STORIES PRESERVED IN AUDIO
Your grandparents’ stories passed down.
Preserve your grandparents’ living memories with meaningful and in-depth audio recordings in their own voices.
Published for generations on durable, distributed platforms.
Get to know grandma’s grandma.
Our storytelling muscles are so atrophied by listicles, memes, and emojis that most of us spend most of our time only reacting to stories told by others rather than consciously articulating and preserving our own. Our foremothers and forefathers would be ashamed.
Over just the past 50 years, human memory has so degraded that most of us can’t even name our grandparents’ grandparents. Much less their cares and circumstances that ultimately result in your existence.
One effect of that is a loss of personal or familial-generational history. When we stop telling our own generations the stories of their ancestors, history gets reduced to events recorded by professional historians and journalists. This sort of history is important but it’s told from a perspective of 300,000 feet. The history that forms us is the lore passed down over family dinner tables.
Our Grand Story is about unearthing, articulating, and preserving the formative elements of your family’s stories. In the voice of your living, primary source.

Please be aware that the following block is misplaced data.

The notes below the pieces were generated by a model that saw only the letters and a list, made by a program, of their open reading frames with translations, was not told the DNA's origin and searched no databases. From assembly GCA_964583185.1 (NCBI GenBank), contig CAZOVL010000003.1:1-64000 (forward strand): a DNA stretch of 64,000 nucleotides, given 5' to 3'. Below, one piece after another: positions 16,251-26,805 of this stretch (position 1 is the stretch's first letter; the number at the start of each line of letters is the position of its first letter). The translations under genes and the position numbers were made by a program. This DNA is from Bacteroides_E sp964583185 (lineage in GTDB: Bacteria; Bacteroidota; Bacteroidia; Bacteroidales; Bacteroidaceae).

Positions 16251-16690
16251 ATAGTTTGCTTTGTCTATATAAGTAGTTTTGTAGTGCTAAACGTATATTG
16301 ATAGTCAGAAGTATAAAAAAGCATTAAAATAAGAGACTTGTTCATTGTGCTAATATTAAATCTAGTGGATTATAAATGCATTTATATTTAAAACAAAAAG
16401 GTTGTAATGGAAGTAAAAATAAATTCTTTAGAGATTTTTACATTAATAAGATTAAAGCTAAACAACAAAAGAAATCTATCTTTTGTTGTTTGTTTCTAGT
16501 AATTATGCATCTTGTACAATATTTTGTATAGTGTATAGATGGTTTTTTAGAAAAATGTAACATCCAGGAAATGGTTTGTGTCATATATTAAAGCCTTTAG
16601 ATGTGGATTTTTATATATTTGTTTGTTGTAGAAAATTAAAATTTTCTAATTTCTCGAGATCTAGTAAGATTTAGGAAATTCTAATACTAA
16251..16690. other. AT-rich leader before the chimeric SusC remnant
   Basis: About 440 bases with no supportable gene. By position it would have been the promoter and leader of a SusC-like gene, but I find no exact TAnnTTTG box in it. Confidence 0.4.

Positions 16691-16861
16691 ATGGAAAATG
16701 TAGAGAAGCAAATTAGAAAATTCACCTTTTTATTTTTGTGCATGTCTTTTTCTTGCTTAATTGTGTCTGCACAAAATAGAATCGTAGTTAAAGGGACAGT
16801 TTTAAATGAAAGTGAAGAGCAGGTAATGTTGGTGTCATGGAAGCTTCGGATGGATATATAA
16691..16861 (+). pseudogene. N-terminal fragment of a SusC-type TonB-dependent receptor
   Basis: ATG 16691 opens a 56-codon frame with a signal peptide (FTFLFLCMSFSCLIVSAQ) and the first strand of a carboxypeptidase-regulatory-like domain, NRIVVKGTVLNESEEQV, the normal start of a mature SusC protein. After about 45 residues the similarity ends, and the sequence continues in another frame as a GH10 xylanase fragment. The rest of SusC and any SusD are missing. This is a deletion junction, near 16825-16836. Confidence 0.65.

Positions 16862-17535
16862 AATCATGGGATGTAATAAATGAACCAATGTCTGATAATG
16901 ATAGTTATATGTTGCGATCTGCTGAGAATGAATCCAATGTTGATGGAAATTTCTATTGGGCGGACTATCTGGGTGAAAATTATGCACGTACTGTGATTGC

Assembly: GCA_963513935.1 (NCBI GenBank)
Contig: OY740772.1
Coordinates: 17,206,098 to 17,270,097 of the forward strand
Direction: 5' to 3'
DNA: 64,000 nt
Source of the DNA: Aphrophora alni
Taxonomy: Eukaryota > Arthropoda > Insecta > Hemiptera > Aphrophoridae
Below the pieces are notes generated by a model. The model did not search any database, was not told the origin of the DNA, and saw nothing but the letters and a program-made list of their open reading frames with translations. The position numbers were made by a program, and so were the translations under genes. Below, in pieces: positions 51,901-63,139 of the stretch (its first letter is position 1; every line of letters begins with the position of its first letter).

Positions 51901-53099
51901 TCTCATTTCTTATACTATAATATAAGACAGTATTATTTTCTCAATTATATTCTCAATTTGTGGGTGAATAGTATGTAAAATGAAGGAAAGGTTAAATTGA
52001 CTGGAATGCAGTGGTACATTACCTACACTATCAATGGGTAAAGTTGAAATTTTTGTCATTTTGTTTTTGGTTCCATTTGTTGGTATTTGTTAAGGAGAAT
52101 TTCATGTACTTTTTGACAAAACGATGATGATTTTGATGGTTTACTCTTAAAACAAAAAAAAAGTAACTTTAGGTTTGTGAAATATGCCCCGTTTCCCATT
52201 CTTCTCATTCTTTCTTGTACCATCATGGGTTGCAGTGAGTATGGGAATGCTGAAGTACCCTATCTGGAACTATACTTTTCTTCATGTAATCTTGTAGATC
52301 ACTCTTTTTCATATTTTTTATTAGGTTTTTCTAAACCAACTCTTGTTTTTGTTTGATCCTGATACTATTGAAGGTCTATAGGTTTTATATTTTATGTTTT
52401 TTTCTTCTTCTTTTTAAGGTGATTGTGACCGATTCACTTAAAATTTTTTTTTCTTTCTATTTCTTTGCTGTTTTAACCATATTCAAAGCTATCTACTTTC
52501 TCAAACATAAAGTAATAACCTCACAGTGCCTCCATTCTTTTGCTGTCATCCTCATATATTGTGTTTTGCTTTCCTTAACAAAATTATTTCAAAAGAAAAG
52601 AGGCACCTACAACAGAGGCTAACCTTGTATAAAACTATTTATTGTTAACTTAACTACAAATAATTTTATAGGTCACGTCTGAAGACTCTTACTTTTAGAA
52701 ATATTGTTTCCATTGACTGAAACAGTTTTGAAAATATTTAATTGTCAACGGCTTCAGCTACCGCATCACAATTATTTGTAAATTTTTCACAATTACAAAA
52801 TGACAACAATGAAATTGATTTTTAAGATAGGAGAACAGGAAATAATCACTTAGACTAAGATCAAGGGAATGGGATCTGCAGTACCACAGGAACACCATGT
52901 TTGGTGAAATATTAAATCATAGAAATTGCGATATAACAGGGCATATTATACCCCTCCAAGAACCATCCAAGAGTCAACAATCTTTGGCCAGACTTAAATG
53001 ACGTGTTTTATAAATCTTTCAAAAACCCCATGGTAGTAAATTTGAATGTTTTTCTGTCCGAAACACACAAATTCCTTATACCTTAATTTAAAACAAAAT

No one tells it like grandma.
Get the story in her own words, with her own voice.
A podcast just for your family
Our service is an interview with your subject (parent, grandparent, etc) and a durable audio artifact. In other words: a podcast just for your family.
Podcasts are a perfect medium for preserving stories. They are in a format that’s been around (and isn’t going anywhere), easily distributed, and best of all: in your grandparent’s own voice.
We take great care in interviewing your subject and excel in getting him or her to share a story with authenticity. The interview lasts about an hour and everyone enjoys it (you’re welcome to listen in!).
The final result is a short podcast series broken into 10-minute episodes. Why so short? Podcasts are difficult to comb through when you’re looking for that one sound byte or particular reference. By breaking the interview into brief and distinct chunks, it ensures the episodes are listened to and used for generations to come.